As a 40-year veteran tour guide of St. Croix, Nina York writes her bi-monthly column for St. Croix This Week magazine in a manner that underlines the relaxed atmosphere and emphasizes the friendliness of the people of the island of St. Croix.

The column, Our Danish Connection, seeks to bring the reader to an understanding of aspects of the island through York’s characteristically warm reflections and insightful perceptions. The underpinning of her writing these pieces is the theme of the shared legacy and heritage of both Denmark and the islands. Now, those reflections have been compiled in a book, which has been produced by York in a joint collaboration with the Danish West Indian Society of Copenhagen and the St. Croix Friends of Denmark.

The book’s title retains the name of the column, Our Danish Connection. It is a a 76-page, letter-size volume with each of the 60 articles written in English as it originally had appeared in St. Croix This Week between February and November 2019. Each article in the magazine presents a topic in a nutshell, comprised of a half-page of text in English, in five to six paragraphs. Each piece’s brevity leads to a special understanding of that topic and is encapsulated in a satisfying manner.

With the newly published book, the articles formerly in English are now joined with their Danish translations. The columns retain the same chronological order as in the magazine, thus, seasonal articles appear at the appropriate months.

The tone of the articles is light and uplifting, supplying pertinent information of interest for visitors as well as local residents. The written atmosphere is much like “hygge,” a unique sense of Danish coziness, which York explains in the Oct.-Nov. 2017 edition. Her articles inform in a gentle, encouraging manner about the social and cultural aspects of life in the island without straying into conflict.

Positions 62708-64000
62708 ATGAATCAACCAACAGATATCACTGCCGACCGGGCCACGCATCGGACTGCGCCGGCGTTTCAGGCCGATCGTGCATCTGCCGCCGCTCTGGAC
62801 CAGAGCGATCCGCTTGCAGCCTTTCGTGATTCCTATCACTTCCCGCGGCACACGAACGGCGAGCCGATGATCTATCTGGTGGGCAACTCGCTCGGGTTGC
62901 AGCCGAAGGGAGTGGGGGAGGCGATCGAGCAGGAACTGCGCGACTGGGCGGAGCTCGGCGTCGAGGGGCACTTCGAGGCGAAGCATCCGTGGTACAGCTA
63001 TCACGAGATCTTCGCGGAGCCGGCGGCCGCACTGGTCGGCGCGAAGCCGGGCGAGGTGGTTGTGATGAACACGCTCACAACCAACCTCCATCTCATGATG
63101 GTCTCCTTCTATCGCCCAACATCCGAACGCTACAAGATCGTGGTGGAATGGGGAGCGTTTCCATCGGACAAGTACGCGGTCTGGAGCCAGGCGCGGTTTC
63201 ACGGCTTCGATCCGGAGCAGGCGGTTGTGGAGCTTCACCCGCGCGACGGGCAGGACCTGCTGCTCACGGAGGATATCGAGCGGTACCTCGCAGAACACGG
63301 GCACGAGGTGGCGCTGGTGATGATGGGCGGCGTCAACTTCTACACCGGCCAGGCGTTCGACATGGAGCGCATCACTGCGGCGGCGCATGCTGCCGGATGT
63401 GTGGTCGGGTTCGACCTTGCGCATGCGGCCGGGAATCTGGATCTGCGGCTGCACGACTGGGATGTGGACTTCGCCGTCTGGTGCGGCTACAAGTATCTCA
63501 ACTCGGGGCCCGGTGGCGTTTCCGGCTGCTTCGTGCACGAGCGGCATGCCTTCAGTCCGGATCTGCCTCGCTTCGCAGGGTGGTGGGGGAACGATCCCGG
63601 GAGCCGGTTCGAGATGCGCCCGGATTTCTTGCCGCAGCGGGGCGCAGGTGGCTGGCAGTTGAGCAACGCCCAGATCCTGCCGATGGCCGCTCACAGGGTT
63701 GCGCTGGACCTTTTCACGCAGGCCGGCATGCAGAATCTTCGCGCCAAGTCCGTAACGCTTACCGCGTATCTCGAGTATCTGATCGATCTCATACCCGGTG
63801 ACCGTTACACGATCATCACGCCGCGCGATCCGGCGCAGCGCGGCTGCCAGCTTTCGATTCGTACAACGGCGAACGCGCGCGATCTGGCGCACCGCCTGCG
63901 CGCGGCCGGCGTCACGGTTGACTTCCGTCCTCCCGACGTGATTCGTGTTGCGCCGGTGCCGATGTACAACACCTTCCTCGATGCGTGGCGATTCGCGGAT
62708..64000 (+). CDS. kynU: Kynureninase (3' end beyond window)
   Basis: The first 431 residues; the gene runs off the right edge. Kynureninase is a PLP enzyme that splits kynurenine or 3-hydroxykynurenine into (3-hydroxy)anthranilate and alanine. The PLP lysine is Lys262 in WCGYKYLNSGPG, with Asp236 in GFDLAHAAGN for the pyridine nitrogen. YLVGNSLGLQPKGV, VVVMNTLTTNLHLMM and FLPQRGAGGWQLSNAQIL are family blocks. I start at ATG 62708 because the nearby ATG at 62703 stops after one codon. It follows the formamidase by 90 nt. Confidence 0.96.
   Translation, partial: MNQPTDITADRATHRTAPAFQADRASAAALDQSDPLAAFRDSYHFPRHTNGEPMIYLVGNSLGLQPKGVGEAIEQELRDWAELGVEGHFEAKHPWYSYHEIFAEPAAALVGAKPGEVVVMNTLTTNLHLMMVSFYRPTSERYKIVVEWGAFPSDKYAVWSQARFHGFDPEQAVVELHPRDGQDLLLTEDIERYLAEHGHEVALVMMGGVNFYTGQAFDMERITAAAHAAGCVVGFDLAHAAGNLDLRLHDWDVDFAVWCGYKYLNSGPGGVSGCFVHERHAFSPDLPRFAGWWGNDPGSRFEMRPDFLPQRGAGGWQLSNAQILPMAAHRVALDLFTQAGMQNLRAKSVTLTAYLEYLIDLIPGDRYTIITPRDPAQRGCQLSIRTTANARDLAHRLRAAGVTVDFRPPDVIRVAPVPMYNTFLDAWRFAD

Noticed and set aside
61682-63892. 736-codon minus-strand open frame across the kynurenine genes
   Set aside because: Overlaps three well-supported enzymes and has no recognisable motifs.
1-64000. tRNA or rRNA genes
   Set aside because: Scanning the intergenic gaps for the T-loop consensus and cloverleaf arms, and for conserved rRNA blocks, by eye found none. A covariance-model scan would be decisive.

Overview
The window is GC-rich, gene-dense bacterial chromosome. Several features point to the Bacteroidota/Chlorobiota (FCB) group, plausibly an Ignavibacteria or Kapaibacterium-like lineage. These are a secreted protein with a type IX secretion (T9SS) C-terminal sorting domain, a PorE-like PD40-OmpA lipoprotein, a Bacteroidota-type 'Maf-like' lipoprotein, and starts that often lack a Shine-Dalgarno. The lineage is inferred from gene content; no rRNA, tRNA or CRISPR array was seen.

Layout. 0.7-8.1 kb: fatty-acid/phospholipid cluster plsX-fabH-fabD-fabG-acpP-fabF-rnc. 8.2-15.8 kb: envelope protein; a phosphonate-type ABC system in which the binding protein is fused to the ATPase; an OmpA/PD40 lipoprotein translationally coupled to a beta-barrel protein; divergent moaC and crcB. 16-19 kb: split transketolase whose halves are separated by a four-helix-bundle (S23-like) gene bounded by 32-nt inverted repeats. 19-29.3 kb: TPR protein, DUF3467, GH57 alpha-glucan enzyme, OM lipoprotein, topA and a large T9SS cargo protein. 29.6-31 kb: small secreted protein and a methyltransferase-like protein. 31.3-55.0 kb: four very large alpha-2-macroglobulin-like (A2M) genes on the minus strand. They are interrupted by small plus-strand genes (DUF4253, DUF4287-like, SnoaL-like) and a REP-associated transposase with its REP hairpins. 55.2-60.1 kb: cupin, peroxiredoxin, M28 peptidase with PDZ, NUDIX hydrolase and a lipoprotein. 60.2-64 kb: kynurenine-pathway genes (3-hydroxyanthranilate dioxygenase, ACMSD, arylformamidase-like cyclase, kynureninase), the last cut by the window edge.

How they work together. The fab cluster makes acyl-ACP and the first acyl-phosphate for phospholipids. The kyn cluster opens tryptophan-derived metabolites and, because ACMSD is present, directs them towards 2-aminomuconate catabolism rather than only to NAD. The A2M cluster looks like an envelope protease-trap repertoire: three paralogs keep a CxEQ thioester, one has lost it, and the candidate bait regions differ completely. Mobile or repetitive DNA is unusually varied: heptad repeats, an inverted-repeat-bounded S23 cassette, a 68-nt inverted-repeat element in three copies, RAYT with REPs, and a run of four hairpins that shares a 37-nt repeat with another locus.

“My tone reflects the positive aspect of my nature. I will not deny there are conflicts and problems in Crucian life, but the primary purpose of the articles was to inform and entice readers to gain a deeper interest in this special place that they were visiting.”

York admits that aspects of colonialism had an undeniable prolonged negative influence upon the people living on St. Croix. There are, however, numerous benefits of the island’s association with Denmark that make a marked characteristic between these islands and those of other former European colonies. Noting these benefits demonstrates her affection for the shared heritage between Denmark and the U.S. Virgin Islands.

“I have felt no criticism toward me as a Dane and personally have felt so little resentment against my espousing Danish connections,” she said.

While today we talk of friendship between the two political entities, this was not always the case. In her piece on the Transfer Centennial 2017, which was a full page, close-up of the benchmark date, participation in the event provided an overview and reflection of all that had occurred in the 300 years of Danish rule. York enumerates the many hardships brought about by the vagaries of climate, adherence to unprofitable sugar production, blindness to needed social, health, civil and political reforms of the people and a paternalistic attitude.

The acknowledgment of the detrimental feelings rising out of the selling of the land and a people brought forth with a renewed understanding of the serious dimensions of enslavement, colonialism and disenfranchisement. With this renewed examination, “Denmark came to realize that they had played a role not to be proud of and recognized the errors of the past. As a result, official attitudes were changed through the publication of new books, exhibitions of art and public speeches.”

Recognition of a legacy of responsibility for such injustice has only recently come to the forefront of Danish awareness, to a great extent due to the major coverage given by the Danish media to the islands’ history.

“These were the first manifestations of a new era, a catharsis in a way,” York states. “I feel comforted that there is a new understanding and a new handling of the facts. In a few of my articles, I express my concern and encourage the need for finding a balance.”

The collection of articles, “Our Danish Connections,” is available for sale at Undercover Books, Caribbean Museum Center, and members of both the St. Croix and St. Thomas Friends of Denmark societies.